This was originally published at The Edge SUSU on July 28th.
In a market over-saturated with cynical, cash-grabbing products directed at young children it’s nice to see a genuine, heartfelt attempt to recapture the sense of wonder and awe so prevalent in the blockbusters of the past generation. However, in attempting to recall the magic of movies like The Goonies and most obviously E.T, Earth to Echo condemns itself to comparisons which it will always come out of as the lesser film. It’s not that Echo is bad, but there is a constant and active effort to remind you of better films which really damages it.
Even the film’s premise should be incredibly familiar to anyone who has watched any of it’s obvious inspirations. Three pre-teen friends prepare to move apart as their residential area is to be paved over to make way for a new road. On their last night together, the gang follow mysterious signals on their phones. They are lead to the nearby desert, where they find the titular Echo, a small and friendly alien in need of assistance. The friends then decide that before parting ways, they will embark on an adventure to help Echo get back home.
Naturally there is nothing wrong with wearing your influences on your sleeve, as long as you can measure up to them to an extent. J.J Abrams’ vastly superior Super 8 (2011) very similarly approached this same nostalgic territory, but managed to do so in a way that enhanced the film rather than impaired it. Echo, on the other hand, really struggles to ever come close to its predecessors, the inherent charm and magic that Spielberg was able to bring to E.T isn’t quite here. In fact, Earth to Echo feels rather slight and insubstantial. The great adventure we’re supposed to witness amounts to little more than riding bikes from A to B for the majority of the film. The lack of screen-time for Echo himself (who is thankfully quite cute and appealing) also means that it’s harder to form an emotional bond with him than it is with E.T.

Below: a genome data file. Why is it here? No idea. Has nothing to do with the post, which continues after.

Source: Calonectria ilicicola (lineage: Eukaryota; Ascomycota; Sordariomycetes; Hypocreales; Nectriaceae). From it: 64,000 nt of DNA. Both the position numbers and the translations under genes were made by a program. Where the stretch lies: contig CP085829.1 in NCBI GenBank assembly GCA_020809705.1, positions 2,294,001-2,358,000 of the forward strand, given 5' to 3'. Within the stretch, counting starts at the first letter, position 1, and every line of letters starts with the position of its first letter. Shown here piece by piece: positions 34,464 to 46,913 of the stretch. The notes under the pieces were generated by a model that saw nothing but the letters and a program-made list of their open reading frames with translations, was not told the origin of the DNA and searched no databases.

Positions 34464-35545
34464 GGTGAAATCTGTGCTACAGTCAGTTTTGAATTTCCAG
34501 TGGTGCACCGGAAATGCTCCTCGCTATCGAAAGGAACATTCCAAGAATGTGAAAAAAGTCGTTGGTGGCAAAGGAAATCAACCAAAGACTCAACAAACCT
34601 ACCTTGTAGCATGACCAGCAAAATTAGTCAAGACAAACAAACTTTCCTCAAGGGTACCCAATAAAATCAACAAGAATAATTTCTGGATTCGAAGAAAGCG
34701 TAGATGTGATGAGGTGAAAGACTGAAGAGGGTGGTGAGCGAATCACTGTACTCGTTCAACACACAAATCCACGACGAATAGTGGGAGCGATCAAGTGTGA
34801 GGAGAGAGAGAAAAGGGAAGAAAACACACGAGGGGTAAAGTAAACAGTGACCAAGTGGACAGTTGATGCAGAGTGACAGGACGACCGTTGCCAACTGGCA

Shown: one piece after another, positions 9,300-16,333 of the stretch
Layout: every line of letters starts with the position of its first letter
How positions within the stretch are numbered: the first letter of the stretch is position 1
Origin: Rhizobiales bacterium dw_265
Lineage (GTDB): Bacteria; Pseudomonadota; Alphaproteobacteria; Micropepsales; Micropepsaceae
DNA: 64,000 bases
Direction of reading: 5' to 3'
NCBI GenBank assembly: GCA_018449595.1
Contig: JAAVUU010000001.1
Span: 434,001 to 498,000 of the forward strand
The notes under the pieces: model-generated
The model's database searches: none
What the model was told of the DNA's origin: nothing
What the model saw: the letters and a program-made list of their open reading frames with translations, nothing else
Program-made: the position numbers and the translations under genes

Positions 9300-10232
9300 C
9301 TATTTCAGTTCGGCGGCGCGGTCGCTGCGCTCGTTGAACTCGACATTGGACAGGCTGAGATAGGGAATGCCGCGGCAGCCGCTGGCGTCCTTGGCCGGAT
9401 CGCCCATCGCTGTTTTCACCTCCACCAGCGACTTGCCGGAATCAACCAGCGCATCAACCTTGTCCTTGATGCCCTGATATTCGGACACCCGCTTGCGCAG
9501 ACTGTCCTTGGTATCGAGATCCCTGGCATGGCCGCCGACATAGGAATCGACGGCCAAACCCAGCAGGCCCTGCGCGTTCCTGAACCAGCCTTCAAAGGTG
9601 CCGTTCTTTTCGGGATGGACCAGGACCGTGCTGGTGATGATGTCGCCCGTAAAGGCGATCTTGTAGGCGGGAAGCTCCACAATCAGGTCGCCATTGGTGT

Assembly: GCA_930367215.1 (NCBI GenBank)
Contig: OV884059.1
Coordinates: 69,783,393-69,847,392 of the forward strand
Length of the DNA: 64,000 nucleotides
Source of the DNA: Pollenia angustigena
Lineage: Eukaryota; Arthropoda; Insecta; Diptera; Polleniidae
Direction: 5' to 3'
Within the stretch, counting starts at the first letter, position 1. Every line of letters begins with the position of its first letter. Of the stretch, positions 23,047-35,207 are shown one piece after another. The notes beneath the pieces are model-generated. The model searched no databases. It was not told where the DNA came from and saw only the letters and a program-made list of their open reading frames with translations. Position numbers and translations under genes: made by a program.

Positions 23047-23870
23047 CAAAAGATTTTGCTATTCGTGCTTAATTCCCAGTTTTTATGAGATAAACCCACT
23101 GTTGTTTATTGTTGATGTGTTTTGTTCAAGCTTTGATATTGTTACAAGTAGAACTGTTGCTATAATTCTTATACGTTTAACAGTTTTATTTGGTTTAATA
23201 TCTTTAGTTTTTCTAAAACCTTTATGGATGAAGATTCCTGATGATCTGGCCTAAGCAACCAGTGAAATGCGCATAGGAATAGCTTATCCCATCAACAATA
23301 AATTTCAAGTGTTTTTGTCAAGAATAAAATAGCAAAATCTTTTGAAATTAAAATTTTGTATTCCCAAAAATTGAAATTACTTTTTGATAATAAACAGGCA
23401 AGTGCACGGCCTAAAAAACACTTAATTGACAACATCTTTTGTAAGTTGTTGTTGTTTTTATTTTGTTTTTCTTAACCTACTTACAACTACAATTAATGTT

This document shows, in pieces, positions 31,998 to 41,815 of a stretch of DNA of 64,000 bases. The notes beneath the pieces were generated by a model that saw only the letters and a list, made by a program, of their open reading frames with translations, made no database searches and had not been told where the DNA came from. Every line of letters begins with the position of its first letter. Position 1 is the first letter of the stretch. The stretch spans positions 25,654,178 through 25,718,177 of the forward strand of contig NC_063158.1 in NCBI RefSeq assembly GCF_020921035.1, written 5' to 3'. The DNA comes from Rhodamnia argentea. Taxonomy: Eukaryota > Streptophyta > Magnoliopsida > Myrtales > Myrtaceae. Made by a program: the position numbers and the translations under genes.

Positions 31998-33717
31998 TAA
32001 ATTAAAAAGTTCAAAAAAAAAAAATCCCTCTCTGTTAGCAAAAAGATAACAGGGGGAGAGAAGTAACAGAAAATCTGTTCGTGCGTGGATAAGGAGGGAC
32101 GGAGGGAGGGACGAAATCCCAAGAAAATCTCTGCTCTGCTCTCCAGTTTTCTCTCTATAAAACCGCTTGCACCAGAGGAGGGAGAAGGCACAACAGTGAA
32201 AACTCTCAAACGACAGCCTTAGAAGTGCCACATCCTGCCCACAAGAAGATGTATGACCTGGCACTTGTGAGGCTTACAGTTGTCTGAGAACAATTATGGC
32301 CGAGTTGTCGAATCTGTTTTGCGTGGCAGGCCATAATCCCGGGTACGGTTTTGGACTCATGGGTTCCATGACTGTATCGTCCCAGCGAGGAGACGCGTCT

The biggest problem weighing Earth to Echo down though, is the needless found-footage aesthetic which only grates as the film goes on. At first, it’s used quite cleverly to introduce us to the central characters through their YouTube uploads, but once the adventure starts it begins to feel rather forced and strained. The numerous references to certain modern devices and applications additionally make Earth to Echo feel instantly dated, coming across a bit like an uninformed adult’s understanding of how modern technology works.
What saves the film is its cast. The lead kids are charming enough (special mention has to go to Reese Hartwig as Munch who avoids falling into the usual “funny-chubby-kid” stereotype common to this type of films) and have a believable group dynamic. Not only that, but they feel like real children rather than children acting like how films seem to think kids behave. Oddly enough, whenever the film forgets about its sci-fi convictions it actually works quite well as a coming-of-age story and a sentimental look back at childhood friendships. Hence the first act promises a much more engaging story than the rest is able to deliver.
Earth to Echo is far from a bad film, it’s actually fairly good. Yet, it shoots itself in the foot through its allusions to films that are frankly miles greater. Its heart is in the right place though. It really does try to deliver something more sincere for its audience than they’re used to getting nowadays and it’s hard to be too harsh on a film that clearly had a lot of love and affection poured into it. But Super 8 did all this first – and better.
Earth to Echo (2014), directed by Dave Green, is distributed in UK cinemas by Entertainment One, Certificate PG. Watch the trailer below: